What is Seasonal Hair Shedding & How To Deal With It

Updated on November 4th, 2020
Seasonal Hair Shedding

Noticing hair in your brush is normal: We shed. But if an individual begins losing an unusual amount of hair, it can be concerning. Losing hair usually doesn’t affect your warmth or appearance, as your head is abundant to make up for the daily loss.

But there can be a more significant reason for your hair loss when you start seeing your bald spots or scalp [1].

When we think of hair loss, we may think of the genetic reasons, such as male pattern baldness. Thyroid problems, hormones, and other diseases can all cause hair loss too. So, what are these multiple causes, and how do you know if they’re to blame for your excessive shedding?

We are aware that changes in the season can trigger skin changes: As winter and fall overcome the summer humidity, our skin begins to get a touch irritation-prone and drier. On the other hand, come summer, maybe you’re dealing with a bit more blemishes and oil than you’re used to. Hair comes with its own set of fluctuations, too.

Few may be obvious—uh, who among us doesn’t combat a bit of additional frizz during extreme humidity? Or a drier scalp comes frigid temperatures?—but others, not very much.

Like, say, did you know that when you come to a new chapter in the calendar, you may experience “seasonal hair shedding”? Well, it’s a real concern and can explain why we deal with extra strays post-shower or see a few more hairs in our comb

Here, what you need to know.

What is “seasonal hair shedding”?

The description’s in the name, really: It’s spiked by changes in your environment or shedding during transitional weather. Seasonal shedding is majorly caused by hormonal fluctuations in our body induced by temperature and climate changes and the amount of daylight that we are exposed to [4]. 

Typically, we know, the average person loses fifty to a hundred hairs a day. So “increased shedding” can mean nothing to you if your typical fallout is consistent, low, and relatively stable. But for others, who have extremely sensitive hair fluctuations, you may observe when temperatures shift or an uptick around daylight saving time. 

This winter and fall may be a bit different. Not only could we be going through a (completely natural) seasonal shift, but the stress of the present atmosphere could be compounding said shedding: Certain individuals have been suffering from severe shedding because there’s been so much stress for so many individuals for so long.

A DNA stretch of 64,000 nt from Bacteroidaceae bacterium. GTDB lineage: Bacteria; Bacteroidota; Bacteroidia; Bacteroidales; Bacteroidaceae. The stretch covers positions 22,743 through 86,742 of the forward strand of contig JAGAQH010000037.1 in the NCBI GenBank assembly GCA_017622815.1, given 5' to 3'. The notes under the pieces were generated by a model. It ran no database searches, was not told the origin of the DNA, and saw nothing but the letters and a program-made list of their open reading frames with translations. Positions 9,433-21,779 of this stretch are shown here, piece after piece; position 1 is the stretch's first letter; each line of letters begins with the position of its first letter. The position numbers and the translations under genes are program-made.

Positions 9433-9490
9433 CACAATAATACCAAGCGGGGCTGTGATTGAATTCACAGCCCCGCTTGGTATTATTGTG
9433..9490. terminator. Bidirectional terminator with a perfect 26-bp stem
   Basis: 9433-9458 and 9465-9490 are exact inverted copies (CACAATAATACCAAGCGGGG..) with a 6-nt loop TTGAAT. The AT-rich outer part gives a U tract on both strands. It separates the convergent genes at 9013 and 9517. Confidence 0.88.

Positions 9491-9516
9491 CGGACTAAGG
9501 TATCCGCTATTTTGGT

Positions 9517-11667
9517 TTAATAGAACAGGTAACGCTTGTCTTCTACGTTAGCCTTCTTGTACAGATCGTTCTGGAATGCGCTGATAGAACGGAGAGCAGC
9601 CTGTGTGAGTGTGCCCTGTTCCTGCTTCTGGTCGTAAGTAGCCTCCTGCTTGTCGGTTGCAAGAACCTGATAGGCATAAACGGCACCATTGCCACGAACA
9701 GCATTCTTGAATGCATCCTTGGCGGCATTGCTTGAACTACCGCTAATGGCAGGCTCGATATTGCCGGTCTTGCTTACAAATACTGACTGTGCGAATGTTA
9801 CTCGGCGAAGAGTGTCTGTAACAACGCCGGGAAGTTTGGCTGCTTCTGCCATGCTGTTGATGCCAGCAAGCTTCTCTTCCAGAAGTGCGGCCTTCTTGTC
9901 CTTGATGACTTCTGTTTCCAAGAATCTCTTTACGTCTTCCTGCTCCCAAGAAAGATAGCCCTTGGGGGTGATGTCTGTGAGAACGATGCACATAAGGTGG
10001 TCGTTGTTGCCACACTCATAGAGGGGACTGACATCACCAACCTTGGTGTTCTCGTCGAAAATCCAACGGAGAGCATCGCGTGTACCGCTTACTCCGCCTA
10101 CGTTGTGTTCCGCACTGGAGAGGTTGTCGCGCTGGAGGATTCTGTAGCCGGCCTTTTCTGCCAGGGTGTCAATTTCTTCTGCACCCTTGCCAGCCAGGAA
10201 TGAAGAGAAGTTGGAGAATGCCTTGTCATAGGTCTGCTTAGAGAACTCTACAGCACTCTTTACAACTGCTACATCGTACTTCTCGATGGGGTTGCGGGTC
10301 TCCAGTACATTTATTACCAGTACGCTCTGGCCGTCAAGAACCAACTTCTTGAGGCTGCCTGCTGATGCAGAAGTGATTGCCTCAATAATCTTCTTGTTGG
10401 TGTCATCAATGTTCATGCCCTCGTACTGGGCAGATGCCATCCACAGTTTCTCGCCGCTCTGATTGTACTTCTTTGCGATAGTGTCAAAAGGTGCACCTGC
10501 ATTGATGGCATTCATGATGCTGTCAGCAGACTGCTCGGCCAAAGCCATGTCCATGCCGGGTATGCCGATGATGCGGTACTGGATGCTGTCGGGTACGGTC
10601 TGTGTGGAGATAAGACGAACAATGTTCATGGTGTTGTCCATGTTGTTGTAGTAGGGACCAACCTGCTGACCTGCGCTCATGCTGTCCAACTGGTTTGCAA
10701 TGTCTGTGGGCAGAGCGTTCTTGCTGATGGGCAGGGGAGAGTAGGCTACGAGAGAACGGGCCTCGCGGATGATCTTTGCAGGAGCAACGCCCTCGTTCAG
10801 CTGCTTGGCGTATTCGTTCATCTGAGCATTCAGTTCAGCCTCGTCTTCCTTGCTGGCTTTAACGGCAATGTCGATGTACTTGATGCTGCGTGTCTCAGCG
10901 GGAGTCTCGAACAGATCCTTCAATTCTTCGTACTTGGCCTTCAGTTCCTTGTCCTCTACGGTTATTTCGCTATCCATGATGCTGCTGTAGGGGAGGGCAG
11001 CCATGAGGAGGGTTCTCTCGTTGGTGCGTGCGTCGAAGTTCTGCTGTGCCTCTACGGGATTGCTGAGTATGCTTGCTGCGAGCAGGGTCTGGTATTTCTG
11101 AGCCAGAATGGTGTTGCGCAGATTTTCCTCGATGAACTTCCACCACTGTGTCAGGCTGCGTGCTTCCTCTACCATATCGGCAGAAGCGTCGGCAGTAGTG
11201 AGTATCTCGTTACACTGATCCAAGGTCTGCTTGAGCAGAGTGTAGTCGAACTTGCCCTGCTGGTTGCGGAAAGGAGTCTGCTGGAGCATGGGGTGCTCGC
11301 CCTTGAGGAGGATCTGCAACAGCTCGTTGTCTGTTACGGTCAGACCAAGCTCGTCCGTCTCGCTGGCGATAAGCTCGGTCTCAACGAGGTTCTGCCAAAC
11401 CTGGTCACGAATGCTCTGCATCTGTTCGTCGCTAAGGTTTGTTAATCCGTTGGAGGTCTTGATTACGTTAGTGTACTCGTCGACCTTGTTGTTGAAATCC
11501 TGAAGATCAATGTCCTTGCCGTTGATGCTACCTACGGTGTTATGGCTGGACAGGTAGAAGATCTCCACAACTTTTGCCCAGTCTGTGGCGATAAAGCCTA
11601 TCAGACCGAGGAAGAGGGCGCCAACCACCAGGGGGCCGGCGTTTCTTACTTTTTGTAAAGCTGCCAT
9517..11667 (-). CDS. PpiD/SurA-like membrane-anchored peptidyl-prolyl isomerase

We truly believe COVID-19 has been exacerbating the symptoms of hair loss dramatically.

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What should we do about severe shedding:

Given how much daylight you’re exposed to or can’t control the seasons, you may just have to live with the reality that you currently have a bit more hair loss. But that’s not to say we can’t treat hair loss from a proactive viewpoint. 

1. Figure out the root of the issue

The initial step in handling hair shedding is ensuring that the amount of hair you’re losing is the normal amount. A trichologist /dermatologist can tell you whether you have hair shedding or hair loss. Trying to count the amount of hair strands you lose in a day is a herculean task (ain’t nobody got time for that).

2. Re-evaluate your hair products. 

Hydrating, high-quality, and scalp-healthy ingredients go a long way toward supporting a healthy environment for growth and helping us retain hair. Avoid irritating synthetics, harsh surfactants, and silicones, and look for fatty acids for nourishment, botanical oils for conditioning, and antioxidants for protection. 

See Also
Vegetables for Hair Growth

[Also Read: 6 Best Hair Masks Products ]

3. Limit excessive processing and hot tool use 

Overprocessing and hot tools —via dyes or perms —really do a number on hair, including shedding but also simply garden-variety breakage. If you are bothered about the quantity of shedding you are experiencing (at any given time), your processing habits are an excellent place to, uh, cool it. 

4. Minimize stress as much as possible

Since stress triggers hair loss—a phenomenon that is well documented via studies, experts, and anecdotal evidence—you need to find ways to handle your anxiety better. 

5. Enrich your diet. 

There is a remarkable connection between hair health and diet. Deficiencies—specifically iron, zinc, and vitamin Bs, like biotin—have been linked to hair loss.

By ensuring you are taking a diet rich in minerals, vitamins, fatty acids, and amino acids, you’ll likely see enhancement in your strands over time.

(Of note: This is not an instant fix, and you must be consistent with your healthy habits.) You may also consider supplementing with things like biotin, collagen (which contains amino acid peptides), and antioxidants to help ensure you are getting adequate daily.

[Read: Best Vitamins for Hair Loss]

6. Everything feels better after a haircut 

To help with seasonal changes specifically, getting a haircut at the beginning of the summer will eliminate the dead ends that would have been further destroyed by the summer sun. The longer you leave damaged hair on your head, the more you will experience breakage and hair shedding.

If you are over-styling your hair or over-processing your hair with chemicals, getting regular haircuts is particularly important since you’re damaging your hair at a much quicker rate and, therefore, will experience more hair shedding than someone with healthier hair. 

Bottom Line

Hair shedding is prevalent (reminder: we lose anywhere from fifty to a hundred a day!) and may increase during environmental shifts like season changes. This is a normal process that you may not even realize is happening—but if the amount of loss you’re seeing is of concern, there are effective ways to tend to the problem.

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